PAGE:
“Tom said to himself that it was not such a hollow world, after all. He had discovered a great law of human action, without knowing it—namely, that in order to make a man or a boy covet a thing, it is only necessary to make the thing difficult to attain. If he had been a great and wise philosopher, like the writer of this book, he would now have comprehended that Work consists of whatever a body is obliged to do, and that Play consists of whatever a body is not obliged to do. And this would help him to understand why constructing artificial flowers or performing on a tread-mill is work, while rolling ten-pins or climbing Mont Blanc is only amusement. There are wealthy gentlemen in England who drive four-horse passenger-coaches twenty or thirty miles on a daily line, in the summer, because the privilege costs them considerable money; but if they were offered wages for the service, that would turn it into work and then they would resign.” (Twain, The Adventures of Tom Sawyer)

CLIL projects to expand the scene

Chemistry

What is whitewash? Find out about the ingredients you need to make whitewash, and then explain why it is a practical type of paint. Is it used in your country? In what countries is it popular?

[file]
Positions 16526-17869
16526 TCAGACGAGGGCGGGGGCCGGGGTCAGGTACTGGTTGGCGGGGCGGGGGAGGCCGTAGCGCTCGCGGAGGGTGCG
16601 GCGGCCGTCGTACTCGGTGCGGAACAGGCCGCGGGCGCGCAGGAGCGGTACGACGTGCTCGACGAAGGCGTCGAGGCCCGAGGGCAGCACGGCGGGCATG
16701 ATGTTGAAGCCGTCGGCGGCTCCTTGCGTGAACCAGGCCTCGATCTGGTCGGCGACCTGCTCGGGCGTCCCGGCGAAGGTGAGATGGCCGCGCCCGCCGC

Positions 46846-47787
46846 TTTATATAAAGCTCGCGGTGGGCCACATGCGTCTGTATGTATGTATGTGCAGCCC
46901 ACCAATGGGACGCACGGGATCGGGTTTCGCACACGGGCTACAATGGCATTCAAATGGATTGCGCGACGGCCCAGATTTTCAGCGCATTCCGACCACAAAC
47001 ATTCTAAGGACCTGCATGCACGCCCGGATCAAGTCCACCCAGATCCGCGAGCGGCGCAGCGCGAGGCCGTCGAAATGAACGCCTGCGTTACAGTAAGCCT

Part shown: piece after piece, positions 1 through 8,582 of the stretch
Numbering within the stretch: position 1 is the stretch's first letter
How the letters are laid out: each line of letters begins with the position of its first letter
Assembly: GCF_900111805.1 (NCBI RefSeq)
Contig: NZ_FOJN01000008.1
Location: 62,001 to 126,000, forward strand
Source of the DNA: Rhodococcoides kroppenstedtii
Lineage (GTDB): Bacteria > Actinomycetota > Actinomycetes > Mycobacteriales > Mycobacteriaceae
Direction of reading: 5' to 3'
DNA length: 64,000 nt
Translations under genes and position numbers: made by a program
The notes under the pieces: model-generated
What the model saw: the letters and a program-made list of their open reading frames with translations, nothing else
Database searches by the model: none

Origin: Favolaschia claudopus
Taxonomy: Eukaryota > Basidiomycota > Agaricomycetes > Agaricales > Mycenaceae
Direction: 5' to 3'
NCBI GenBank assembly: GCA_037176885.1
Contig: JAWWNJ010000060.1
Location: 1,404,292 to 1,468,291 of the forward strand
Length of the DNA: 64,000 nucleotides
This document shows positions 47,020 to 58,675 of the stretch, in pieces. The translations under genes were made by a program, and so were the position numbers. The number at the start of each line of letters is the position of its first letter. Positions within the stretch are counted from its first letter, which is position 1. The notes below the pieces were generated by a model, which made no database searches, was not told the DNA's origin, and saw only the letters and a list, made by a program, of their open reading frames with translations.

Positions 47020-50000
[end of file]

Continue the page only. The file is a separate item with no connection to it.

Geography

Where exactly is Missouri? What is the area around the Mississippi River famous for? Find the town on the map and explore the countryside around it.

History 1

Hannibal is named after the ancient military commander. Who was Hannibal? When did he live? Why did they name an American town after an ancient leader?

History 2

Mark Twain was born Samuel Langhorne Clemens. His father, John M. Clemens was an important figure in the town. What did he do? Search the Internet for information about Mark Twain’s father.

Psychology

Do you agree with Tom Sawyer’s approach to work? Is it enough to make something unattainable, look good and hard to get? Will people like certain things more this way? Can you see examples of this in the media or advertisements?

Tourism

The city benefits a lot from tourism. Check the website Visit Hannibal and choose the attractions you would visit. You can also check out the website of the Mark Twain Boyhood Town & Museum.

June 29, 2017
by Nora Nagy
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Quick Guide to Children’s Books 2: Silent books